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The Englishman’s Boy

by Guy Vanderhaeghe

In Guy Vanderhaeghe’s latest novel, The Englishman’s Boy, two seemingly disparate narratives intersect to form an impressive whole. Related in alternating chapters, the first tale centres on the Englishman’s boy, a young man who ends up in a posse of cowboys chasing Indians suspected of horse stealing. From the spartan meals of biscuits and dried meat, to the rawhide ropes used to lash together a river raft, Vanderhaeghe relies on exquisite details to produce a startling story. The effect is a captivating portrait of the lawlessness and violence of the 1870s. What also emerges is an understanding of the reasons a chasm existed between natives and whites. Vanderhaeghe is not interested in casting blame or choosing sides, but rather in exposing events from two distinct perspectives. This he achieves without sacrificing story. Though never didactic, The Englishman’s Boy delivers an excellent history lesson.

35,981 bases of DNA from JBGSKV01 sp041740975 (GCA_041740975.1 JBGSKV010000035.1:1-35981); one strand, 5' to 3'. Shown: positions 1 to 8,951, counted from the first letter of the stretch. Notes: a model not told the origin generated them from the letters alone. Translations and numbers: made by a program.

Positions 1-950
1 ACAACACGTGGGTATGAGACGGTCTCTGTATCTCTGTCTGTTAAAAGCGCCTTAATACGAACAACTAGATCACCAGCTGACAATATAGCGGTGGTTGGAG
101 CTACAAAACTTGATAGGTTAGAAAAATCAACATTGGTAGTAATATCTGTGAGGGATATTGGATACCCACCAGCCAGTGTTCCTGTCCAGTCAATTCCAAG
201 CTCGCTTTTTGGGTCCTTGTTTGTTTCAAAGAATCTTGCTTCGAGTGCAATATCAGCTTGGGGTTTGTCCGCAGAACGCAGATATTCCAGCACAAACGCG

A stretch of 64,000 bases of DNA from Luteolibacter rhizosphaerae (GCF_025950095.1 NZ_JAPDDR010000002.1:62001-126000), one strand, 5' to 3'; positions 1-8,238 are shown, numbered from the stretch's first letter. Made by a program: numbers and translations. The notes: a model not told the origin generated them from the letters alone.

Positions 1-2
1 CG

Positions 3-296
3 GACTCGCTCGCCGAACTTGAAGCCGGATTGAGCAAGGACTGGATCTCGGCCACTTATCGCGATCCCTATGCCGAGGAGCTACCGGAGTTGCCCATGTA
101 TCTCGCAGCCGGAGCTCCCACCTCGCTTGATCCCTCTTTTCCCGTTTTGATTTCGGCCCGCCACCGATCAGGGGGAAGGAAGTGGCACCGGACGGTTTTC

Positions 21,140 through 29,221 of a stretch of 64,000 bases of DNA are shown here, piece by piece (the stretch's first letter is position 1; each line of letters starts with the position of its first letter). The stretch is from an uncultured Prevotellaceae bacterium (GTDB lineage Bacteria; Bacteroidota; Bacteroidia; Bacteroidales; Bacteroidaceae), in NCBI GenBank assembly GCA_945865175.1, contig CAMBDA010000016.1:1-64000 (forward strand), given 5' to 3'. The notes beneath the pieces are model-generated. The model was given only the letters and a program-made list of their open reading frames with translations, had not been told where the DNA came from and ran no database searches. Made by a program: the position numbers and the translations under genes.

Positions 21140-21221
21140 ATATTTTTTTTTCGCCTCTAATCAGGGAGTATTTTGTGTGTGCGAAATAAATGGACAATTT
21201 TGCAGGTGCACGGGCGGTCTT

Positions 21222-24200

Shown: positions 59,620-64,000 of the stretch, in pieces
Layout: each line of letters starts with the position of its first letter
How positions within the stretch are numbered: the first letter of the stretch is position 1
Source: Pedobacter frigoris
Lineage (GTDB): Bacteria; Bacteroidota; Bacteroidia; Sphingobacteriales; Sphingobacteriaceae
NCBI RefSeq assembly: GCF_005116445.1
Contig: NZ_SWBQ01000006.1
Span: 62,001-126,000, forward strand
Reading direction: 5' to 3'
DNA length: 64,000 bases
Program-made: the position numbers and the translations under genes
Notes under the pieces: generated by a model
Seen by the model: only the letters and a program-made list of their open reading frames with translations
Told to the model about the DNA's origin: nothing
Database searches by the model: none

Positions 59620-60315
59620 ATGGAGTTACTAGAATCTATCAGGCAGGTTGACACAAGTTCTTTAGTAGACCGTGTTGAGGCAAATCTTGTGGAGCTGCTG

The second story takes place in Hollywood during the 1920s and is a first-person account of a hack title writer, Harry Vincent, who is plucked out of obscurity by the studio’s enigmatic head, Damon Ira Chance, and given the task of finding a cowboy named Shorty McAdoo. Vanderhaeghe uses the fly-by-the-seat-of-your-pants ethos of the motion picture industry during its infancy as a backdrop to examine the struggle of a young man trying to reconcile integrity with ambition.

Firmly rooted in Wallace Stegner and Cormac McCarthy territory, where big sky is equaled by big story, Vanderhaeghe has created a work that is sweeping in scope and epic in delivery. The intricacies of intertwining dual narratives coupled with a wonderful cast of characters who are confronted with tough moral choices created the impression that Vanderhaeghe was working on a lofty plane. In short, The Englishman’s Boy had the makings of a classic.

But such a book demands a fitting conclusion. Without divulging details, I will simply say that the novel ends with a whimper instead of a bang. Which is disappointing, considering Vanderhaeghe has held us in his spell for so long and has come so close to greatness, only to let it slip away.